August Comte's Theory Of Sociological Theory

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Introduction The following assignment contains the theories of August Comte, Karl Marx, Emile Durkheim and Max Weber. It also covers the most essential or core beliefs and assumptions underlying their views and theories in one paragraph per person. The reader should therefore expect a complete summary of the most important ideas or views that August Comte, Karl Marx, Emile Durkheim and Max Weber stated in their theories respectively. August Comte Comte's positivism has to do with the search of invariant laws that governs the social and natural worlds, and his way of thinking has influenced strongly the ways in which sociologists have conducted sociological inquiry (Ritzer & Stepnisky, 2015). Comte focuses more on positivism…show more content…
Marx believed that these contradictions can be resolved by a life and death struggle that changes the social world. He went on to identify four types of dialectical methods namely fact and value, reciprocal relations, past; present; future and lastly no inevitabilities (Ritzer and Stepnisky, 2014:46-47). Marx believed that between our human potential and the way we must work in capitalist society existed a real contradiction and he further indicated that our human potential is linked with our specific social relations but differs socially as well as historically (Ritzer and Stepnisky, 2014:48-49). Max theory elaborate more about capital, capitalist and proletariat in his theory. Capitalism is divided into two groups which are the proletariat and capitalist. Proletariat are the individual who sell their labours to the bourgeoisie (Ferrante, 2014:12), they also own the means of production. Ritzer& Stepnisky (2016: 1) explained the concept capitalist as it reliant on upon money invested to create more money for profit. Capita is defined as unique to the circulation of commodities below the…show more content…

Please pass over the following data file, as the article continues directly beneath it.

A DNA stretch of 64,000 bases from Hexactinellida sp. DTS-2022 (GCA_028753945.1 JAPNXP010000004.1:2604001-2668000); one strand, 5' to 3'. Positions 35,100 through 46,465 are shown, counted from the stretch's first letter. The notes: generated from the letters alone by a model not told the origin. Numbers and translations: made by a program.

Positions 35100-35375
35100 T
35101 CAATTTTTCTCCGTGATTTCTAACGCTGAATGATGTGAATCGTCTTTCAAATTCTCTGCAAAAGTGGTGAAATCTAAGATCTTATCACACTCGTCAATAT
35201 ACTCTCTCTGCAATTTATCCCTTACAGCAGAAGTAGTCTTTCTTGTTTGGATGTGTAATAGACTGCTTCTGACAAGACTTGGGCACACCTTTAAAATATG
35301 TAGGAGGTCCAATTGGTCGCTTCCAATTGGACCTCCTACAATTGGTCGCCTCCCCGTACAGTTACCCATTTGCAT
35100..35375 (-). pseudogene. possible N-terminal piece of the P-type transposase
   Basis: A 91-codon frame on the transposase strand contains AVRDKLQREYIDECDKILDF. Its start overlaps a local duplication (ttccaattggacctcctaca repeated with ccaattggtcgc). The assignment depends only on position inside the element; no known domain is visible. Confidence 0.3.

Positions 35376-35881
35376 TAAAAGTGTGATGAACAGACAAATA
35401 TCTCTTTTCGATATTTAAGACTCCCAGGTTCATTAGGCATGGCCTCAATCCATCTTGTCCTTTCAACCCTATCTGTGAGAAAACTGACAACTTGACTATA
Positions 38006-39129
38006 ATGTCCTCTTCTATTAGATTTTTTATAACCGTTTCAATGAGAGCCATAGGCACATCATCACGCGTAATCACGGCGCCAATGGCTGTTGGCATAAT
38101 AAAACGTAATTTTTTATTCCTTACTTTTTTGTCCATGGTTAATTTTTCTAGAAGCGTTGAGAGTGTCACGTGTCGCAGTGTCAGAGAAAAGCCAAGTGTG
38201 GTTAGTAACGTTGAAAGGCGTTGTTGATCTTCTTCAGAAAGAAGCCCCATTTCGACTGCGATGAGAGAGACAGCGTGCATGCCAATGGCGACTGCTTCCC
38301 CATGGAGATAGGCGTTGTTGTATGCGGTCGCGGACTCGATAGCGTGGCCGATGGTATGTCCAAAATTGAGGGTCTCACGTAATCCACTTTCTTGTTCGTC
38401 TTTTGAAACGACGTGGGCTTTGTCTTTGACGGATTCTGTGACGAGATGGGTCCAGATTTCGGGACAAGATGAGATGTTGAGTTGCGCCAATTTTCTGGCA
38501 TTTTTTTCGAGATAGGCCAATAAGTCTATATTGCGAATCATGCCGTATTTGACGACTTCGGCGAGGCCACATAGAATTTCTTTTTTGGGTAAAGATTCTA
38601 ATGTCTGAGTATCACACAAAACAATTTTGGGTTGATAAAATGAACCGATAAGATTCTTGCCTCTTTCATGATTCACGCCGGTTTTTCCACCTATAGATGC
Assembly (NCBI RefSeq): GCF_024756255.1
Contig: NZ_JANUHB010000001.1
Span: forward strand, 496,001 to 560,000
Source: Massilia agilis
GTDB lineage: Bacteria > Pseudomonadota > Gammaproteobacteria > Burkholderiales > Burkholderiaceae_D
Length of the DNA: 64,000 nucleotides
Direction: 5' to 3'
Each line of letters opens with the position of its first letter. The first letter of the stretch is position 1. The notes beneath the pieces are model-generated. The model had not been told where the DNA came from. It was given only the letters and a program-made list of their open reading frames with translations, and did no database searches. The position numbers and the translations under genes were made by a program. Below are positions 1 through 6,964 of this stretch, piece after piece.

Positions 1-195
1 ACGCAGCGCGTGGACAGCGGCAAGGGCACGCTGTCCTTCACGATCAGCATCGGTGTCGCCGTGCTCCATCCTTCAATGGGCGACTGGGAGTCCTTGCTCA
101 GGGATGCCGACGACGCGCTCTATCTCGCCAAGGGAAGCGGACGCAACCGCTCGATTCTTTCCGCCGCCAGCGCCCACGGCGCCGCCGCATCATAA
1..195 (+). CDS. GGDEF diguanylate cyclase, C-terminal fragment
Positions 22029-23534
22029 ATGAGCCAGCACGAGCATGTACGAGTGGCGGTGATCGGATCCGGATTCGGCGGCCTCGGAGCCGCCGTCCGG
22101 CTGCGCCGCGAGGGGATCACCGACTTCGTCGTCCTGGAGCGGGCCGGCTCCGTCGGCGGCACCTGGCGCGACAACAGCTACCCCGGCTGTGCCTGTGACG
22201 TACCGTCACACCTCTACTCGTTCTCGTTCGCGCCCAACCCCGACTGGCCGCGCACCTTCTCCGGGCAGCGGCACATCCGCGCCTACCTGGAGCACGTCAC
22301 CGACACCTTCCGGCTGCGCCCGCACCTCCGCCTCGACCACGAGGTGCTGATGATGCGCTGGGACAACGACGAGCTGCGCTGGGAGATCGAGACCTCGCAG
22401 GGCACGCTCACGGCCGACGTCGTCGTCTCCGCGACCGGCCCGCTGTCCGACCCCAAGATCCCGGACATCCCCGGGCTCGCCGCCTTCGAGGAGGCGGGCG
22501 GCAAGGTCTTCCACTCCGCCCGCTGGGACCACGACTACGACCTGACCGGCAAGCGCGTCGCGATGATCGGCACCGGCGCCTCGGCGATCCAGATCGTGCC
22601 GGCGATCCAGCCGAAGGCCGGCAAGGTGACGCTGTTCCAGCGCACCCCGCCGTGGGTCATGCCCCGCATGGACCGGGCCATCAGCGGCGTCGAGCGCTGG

He proposed that sociologists make the centre of their theories on the broad reasons that people pursue any of their goals. He believed that social action is orientated towards one of the four ideal types, ideal in a sense that a measure against which actual behaviour can be compared. Social action involves a mixture of the four types namely traditional; a goal is followed because it was followed in the past, affectional; a goal is followed in response to an emotion like love, value-rational; a goal that is valued is followed with a deep awareness of the symbolic importance of the actions taken to follow the goal and lastly instrumental-rational; a valued goal is followed by the most efficient means without considering the appropriateness or consequence of those means (Ferrante, 2014:16). He preserved that in the presence of industrialisation, behaviour was less likely to be motivated by tradition or emotion and was likely to be instrumental-rational (Ferrante,

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